October 2011

Dear CSE Members, Colleagues, and Friends,

Do you read Science Editor? How would you rate its usefulness to your profession? To determine the answers to these and other issues regarding the communication and publication needs of CSE members, the Board has decided to temporarily suspend publication of Science Editor, and a task force chaired by Kenneth Heideman will survey the membership and the industry to determine what information CSE members need, in what format, and with what frequency. After the upcoming July–September 2011 issue we plan to publish some additional content online-only this year, then we will go on a brief publishing hiatus. Look for a revitalized Science Editor to re-launch sometime in 2012!

The Board extends its sincere thanks to those who have volunteered their time and expertise to Science Editor during the last year: Rebecca Benner, Stacy Christiansen, Dana Compton, Stephanie Deming, Norman Grossblatt, Kenneth Heideman, Mary Knatterud, Teresa Melcher, Leslie Neistadt, Kristi Overgaard, Antonija Paic, Susan Shirley, Caroline Simpson, Winfield Swanson, Roxanne Young; and to the countless other authors, editors, and reviewers for their important and valued contributions.

Should Science Editor continue publishing in print? Should it contain more peer-reviewed research? Should it contain more invited feature articles? Was the Science Editor Blog useful? What industry publications do you find most useful?

If you have comments for the task force, please email CSE@councilscienceeditors.org. We are excited about the opportunity to put a comprehensive strategy into place to meet the needs of CSE members.

Here’s what’s happening:

Guidance for the Description of Animal Research in Scientific Publications

The publication of research articles involving animal studies is central to many disciplines in science and biomedicine, and should include specific information to enable the interpretation, evaluation, and reproducibility of the reported study. Considerable variation in the amount of information required by scientific publications and reported by authors undermines this basic scientific principle; insufficient information does not facilitate systematic reviews of animal studies and may result in the unnecessary use of animals, funding, and other resources in failed efforts to reproduce study results.

The National Research Council’s Institute for Laboratory Animal Research (ILAR) has issued a report titled Guidance for the Description of Animal Research in Scientific Publications, which includes explanations, examples, and references for the effective reporting of animal research, including aspects of animal care and use that can affect research outcomes.

Guidelines for Authors and Translators of Scientific Articles

Last year the European Association of Science Editors (EASE) published the EASE Guidelines for Authors and Translators of Scientific Articles¸ which are freely available on the EASE Web site. The document has been updated recently and EASE plans to review it annually. EASE Guidelines have been translated into 15 languages. The list of references and further reading includes editorial guidelines, handbooks, and Web sites providing useful information on scientific writing. EASE invites CSE members to review these guidelines and to advise authors to use them, where appropriate.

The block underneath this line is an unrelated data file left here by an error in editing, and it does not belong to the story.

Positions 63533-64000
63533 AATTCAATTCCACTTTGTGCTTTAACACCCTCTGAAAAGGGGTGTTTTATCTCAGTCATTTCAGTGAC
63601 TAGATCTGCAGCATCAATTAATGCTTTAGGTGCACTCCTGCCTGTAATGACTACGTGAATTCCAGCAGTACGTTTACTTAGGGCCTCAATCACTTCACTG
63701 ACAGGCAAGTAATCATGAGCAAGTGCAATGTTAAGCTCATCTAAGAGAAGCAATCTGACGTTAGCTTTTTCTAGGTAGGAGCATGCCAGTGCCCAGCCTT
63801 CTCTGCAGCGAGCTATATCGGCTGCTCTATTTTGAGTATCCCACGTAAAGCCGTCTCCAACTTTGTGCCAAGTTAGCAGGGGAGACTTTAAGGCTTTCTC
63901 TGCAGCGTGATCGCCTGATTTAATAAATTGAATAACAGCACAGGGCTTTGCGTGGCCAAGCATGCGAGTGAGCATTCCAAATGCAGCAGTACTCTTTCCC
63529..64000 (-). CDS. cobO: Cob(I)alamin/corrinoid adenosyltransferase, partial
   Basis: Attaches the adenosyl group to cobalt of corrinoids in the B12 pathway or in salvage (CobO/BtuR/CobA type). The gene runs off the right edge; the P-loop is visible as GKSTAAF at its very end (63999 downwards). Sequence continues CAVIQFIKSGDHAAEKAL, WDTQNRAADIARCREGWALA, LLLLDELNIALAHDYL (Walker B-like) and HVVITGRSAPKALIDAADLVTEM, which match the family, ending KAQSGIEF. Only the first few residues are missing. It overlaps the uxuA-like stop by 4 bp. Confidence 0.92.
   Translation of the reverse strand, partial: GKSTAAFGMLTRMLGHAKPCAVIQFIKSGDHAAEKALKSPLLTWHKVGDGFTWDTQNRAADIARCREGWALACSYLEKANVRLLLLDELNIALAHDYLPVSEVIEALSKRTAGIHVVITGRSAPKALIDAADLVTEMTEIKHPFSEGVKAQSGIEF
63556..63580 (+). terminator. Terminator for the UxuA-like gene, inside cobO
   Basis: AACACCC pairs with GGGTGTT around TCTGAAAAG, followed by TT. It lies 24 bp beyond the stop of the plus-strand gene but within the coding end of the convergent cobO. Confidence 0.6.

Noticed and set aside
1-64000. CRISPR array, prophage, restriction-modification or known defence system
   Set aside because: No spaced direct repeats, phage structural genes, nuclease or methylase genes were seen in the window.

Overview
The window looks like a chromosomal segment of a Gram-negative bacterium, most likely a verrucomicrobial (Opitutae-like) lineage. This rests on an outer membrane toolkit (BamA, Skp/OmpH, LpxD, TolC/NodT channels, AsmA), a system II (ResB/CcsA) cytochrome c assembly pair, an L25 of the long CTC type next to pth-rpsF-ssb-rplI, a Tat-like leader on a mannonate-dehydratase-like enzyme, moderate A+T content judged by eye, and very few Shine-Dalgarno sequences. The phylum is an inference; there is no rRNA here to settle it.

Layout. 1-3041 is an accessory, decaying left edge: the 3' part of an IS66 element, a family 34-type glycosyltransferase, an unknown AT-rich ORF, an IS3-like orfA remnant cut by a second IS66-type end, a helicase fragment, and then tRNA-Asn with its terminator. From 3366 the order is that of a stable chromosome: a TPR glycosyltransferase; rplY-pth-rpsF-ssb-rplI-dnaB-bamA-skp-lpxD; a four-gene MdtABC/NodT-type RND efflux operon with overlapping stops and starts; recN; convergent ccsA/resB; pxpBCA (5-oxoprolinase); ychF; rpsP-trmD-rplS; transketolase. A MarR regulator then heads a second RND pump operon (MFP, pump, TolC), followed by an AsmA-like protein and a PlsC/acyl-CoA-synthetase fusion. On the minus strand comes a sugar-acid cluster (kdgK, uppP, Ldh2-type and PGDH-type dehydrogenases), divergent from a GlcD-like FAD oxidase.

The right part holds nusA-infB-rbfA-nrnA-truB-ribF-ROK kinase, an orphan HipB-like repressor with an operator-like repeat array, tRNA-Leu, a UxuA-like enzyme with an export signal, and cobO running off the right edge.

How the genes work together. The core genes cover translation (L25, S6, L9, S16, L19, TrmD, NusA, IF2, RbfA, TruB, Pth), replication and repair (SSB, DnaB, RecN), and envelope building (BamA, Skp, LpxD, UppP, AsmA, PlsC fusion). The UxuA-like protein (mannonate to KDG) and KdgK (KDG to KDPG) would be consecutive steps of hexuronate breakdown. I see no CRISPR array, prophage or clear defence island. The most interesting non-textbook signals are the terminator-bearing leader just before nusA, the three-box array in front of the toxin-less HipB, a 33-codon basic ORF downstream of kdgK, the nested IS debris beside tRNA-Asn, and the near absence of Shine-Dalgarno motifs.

Watch for a New CSE Webinar!

Detecting dual submission and plagiarism before a paper is published is an editor’s goal. Anti-plagiarism software has been on the scene for a while but questions remain for editorial offices: Who runs the check? What is the threshold for overlap? Who will check the similarity report? How much time will this take? An upcoming CSE webinar will review the tools available and provide tips from journal offices that are using it. Keep an eye out for this exciting new webinar from CSE.

Did you miss any of the live CSE webinars? Visit our online store to purchase recordings of our past webinars.

Reviewers Needed for Scientific Style and Format (SSF) 8th Edition Subcommittee

The SSF8 Subcommittee is looking for volunteers with experience in the following fields to review drafts of the text for the 8th edition of the CSE style manual:

  • General publishing fundamentals
  • General style and format conventions
  • Technical elements of writing and editing
  • Chemistry
  • Biology
  • Physical sciences

Now’s your time to provide your input to one of the most respected scientific style manuals used worldwide. Please contact Lindsey Buscher, Project Manager, at publications@councilscienceeditors.org.

CSE Social Networking

Become a fan, send a tweet, or get linked in with the Council of Science Editors.

Posting on the CSE Facebook page is a great way to notify fellow members and the extended community of your accomplishments, awards, projects, papers published, promotions, and other career-related news. If you have news you’d like to share-please contact Bob Sumner, chair of the Social Networking Committee at bsumner@aacc.org.

facebook social media iconTo find the CSE Facebook page, go to your personal page or type in the URL http://www.facebook.com/ and search the pages for Council of Science Editors. Or click on the button to the right.

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linkedin buttonYou can also find CSE on LinkedIn. Sign in to your personal page, or join to create a personal page if you are not a member. On your personal page, on the top toolbar, mouse over Groups, click on Groups Directory, then search for Council of Science Editors in the search box in the upper right corner.

Diane Sullenberger 2011Best regards,

Diane Sullenberger, CSE President